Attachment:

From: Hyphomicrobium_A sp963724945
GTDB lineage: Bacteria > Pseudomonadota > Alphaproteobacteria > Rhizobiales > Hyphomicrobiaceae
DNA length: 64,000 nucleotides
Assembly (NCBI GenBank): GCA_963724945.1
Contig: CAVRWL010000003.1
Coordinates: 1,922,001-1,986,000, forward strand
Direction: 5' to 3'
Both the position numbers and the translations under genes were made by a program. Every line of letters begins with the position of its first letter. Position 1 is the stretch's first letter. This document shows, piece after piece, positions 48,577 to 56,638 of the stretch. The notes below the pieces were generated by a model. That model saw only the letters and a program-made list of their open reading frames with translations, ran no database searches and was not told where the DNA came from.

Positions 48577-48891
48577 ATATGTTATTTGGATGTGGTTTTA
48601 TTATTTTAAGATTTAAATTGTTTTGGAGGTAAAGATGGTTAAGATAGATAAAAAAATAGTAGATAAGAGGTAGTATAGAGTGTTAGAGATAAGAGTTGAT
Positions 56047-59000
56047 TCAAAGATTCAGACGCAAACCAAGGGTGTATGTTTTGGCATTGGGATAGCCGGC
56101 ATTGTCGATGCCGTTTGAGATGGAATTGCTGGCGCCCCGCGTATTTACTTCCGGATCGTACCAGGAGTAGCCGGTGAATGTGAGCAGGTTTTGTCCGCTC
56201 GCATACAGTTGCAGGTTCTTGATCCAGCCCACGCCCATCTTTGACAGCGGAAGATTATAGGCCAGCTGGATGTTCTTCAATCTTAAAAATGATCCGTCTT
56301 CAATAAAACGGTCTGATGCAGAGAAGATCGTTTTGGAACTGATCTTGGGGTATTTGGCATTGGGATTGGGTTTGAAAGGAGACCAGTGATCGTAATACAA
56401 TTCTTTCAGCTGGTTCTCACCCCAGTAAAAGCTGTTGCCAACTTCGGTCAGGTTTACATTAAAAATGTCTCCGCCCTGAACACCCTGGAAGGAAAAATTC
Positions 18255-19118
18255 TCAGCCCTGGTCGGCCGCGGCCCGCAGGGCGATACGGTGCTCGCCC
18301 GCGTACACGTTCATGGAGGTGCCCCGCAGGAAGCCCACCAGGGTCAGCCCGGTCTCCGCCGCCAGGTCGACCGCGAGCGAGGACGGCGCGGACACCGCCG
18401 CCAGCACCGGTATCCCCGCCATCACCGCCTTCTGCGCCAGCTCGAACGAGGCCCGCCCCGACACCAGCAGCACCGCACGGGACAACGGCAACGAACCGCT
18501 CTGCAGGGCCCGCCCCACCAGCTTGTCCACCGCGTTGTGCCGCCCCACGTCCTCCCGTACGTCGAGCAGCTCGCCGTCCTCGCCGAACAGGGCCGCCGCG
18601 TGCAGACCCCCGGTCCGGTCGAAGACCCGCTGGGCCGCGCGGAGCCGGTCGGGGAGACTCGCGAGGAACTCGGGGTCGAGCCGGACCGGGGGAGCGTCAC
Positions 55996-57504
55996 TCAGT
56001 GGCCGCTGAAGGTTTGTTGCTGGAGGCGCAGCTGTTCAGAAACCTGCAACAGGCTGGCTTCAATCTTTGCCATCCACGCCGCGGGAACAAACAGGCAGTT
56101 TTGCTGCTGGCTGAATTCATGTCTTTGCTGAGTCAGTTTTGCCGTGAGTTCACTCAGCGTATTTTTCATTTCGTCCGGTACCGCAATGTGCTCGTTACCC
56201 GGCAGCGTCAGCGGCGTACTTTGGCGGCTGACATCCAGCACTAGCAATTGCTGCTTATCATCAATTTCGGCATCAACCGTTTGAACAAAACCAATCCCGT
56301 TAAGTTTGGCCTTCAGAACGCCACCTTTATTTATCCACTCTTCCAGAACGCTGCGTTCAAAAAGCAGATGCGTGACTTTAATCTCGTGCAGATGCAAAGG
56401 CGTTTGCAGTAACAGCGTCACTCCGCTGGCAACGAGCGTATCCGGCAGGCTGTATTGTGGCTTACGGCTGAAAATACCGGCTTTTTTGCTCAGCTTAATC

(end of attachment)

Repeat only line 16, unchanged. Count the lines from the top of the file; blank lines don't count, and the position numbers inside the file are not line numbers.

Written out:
56301 CAATAAAACGGTCTGATGCAGAGAAGATCGTTTTGGAACTGATCTTGGGGTATTTGGCATTGGGATTGGGTTTGAAAGGAGACCAGTGATCGTAATACAA